Deep breath in. Exhale out.
Deep breath in. Exhale out.
That has been my routine for the past seventy-four hours, a routine that is physically helping the weight that’s currently chained itself around my heart, to be lifted.
Sifting through a variety of emotions that range from confusion, attachment, heartache, and longing, I sit here in Alaska having just returned from a delightful weekend down south.
A weekend that was spent in the company of a friend, a male friend, the kind of friend who, since dropping me off at LAX, has clouded my judgement and muddled my emotions.
This friend of mine is someone I’m attracted to and whose company I genuinely enjoy. Flying down there, I armored myself with the intention of having a good time and not getting emotionally invested in someone who’s definitely not in the right place to date.
3500 miles of distance between us and one of us currently studying an esteemed degree (you guessed it- not me), our circumstances make anything more than friends (with benefits?) near impossible.
But there’s this charming chemical called oxytocin that got in the way of my plans. Coupled with the realization that I may like this guy a little bit more than I intended and you’ve got yourself one emotionally distressed young woman.
Having been through the bolts to the bathroom to weep in silence, the crushing reminders of my fun trip popping up whenever I find evidence of his cat’s hair in my bag, and grisly rips through tissue packs whenever I feel a wave of heartache come my way, I’m confused now more than ever as to where I stand with this guy.
It’s the 21st century and we live in a day and age where we’re socially encouraged as women to be be emboldened in our choices when it comes to who we sleep with.
Problem is, a vast majority of women (myself included), succumb to natural and biological chemicals that cause us to become attached and emotionally invested in someone after intimacy. We suddenly become slaves to our emotions, which pressure us to hunker down and attach to said person, as part of a survival method that we’ve been programmed to do since the beginning of time.
It’s natural, but it hurts like hell when we leave their apartment and wonder if we’ll ever hear from the guy again.
As if I wasn’t confused before where I stood with him, I had to make it more complicated by dousing my senses with the love drug.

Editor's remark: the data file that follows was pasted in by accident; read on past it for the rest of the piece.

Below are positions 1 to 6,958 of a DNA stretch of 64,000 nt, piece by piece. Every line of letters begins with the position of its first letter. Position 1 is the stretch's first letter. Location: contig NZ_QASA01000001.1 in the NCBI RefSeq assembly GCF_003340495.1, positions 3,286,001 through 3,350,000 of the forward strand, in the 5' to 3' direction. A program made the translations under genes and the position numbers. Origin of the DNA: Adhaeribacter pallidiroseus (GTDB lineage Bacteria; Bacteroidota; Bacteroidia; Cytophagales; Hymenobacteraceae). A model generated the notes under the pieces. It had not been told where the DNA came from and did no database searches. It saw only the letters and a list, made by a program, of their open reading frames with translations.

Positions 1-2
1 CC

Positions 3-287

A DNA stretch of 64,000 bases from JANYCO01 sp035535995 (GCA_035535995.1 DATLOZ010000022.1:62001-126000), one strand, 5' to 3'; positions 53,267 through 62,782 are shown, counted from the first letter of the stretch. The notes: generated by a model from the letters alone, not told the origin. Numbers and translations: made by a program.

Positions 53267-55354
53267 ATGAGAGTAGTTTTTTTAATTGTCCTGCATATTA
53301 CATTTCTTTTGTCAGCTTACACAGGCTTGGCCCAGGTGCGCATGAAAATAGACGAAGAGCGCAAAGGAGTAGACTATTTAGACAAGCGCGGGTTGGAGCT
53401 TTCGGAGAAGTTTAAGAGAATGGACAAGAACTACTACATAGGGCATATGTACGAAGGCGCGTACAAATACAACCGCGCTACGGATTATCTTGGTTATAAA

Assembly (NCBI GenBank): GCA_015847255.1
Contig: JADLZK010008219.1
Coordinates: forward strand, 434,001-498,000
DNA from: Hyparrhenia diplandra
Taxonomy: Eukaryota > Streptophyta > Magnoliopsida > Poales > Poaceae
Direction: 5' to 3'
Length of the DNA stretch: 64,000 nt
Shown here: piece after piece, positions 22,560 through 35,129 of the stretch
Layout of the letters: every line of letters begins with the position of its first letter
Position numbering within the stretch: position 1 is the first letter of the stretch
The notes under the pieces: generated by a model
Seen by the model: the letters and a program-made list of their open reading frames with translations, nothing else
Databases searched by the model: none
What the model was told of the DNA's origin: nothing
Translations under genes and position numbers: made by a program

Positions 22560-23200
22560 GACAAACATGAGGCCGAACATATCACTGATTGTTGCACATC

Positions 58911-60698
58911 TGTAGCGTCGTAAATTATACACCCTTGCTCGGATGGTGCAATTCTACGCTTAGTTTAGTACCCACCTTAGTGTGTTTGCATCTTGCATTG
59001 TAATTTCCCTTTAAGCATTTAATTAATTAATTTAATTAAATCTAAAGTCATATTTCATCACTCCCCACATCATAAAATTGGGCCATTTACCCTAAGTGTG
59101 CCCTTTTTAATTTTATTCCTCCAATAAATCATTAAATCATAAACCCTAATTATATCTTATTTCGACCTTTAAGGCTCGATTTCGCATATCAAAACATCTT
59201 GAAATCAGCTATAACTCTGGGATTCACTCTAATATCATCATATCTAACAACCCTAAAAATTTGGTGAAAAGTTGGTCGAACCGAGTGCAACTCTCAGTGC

I was talking to my friend about this, a friend who happened to be the first whom I shared my weekend with (over a fabulous meal at the Blue Bayou restaurant in Disneyland-really no better place to gush about my love life), and her advice resonated best with me.
Upon hearing about my emotional roller coasters (plural, there have been many), she encouraged me to feel what was happening. Let the tears flow, let the reminders affect me and let it ride, the ups and the downs. Suppressing or ignoring telltale signs that my body is in dire need of a good cry only makes my thoughts and feelings fester in an uncomfortable way. And as childish as I feel to succumb to the inevitable bout of tears coming on, I know the best way to move forward is to let myself feel whatever it is I’m feeling.
This pickle of mine is temporary, my friends assure me. Catching up on my bathroom floor with another one of my besties on the phone, I was assured that it was COMPLETELY normal to feel what I was feeling and that it will eventually clear, leaving me with a better understanding of what I’m actually feeling, and not what my body is tricking me into thinking I’m feeling.
Having the knowledge that my body is simply following biological processes helps me understand my emotions and will eventually help me move forward in whatever direction I choose. Despite strong urges to call him up on the phone and delve into what our relationship is, I know that at this point, this “what makes women crazy” drug (oxytocin, gotta love it) is completely disrupting my judgement and that I need time to get through it’s high before I’m back to a safe and sober state.
Eventually, and in due time, I’ll fess up and open up to the guy about our relationship, if there even is one. But it’s not happening while I go through this natural phase of attachment. It’ll be after I have time to reflect and proceed forth with a clearer understanding of what I’m feeling
In the meantime, I’m going to let myself cry it out and when my emotional state has been washed thoroughly through with tears, I’ll bravely make the move to talk to him again.
Luckily, I’ve got some incredibly wise and been-there-done-that friends who have been able to kindly help guide me through this first of mine, with inspiring stories and encouraging words.
But boy, oh boy, you gotta love those emotions.
A HUGE thank you to my friends Whitney (for spending a day at Disney with me) and Jordan (who maternally helped me through many tearful breakdowns).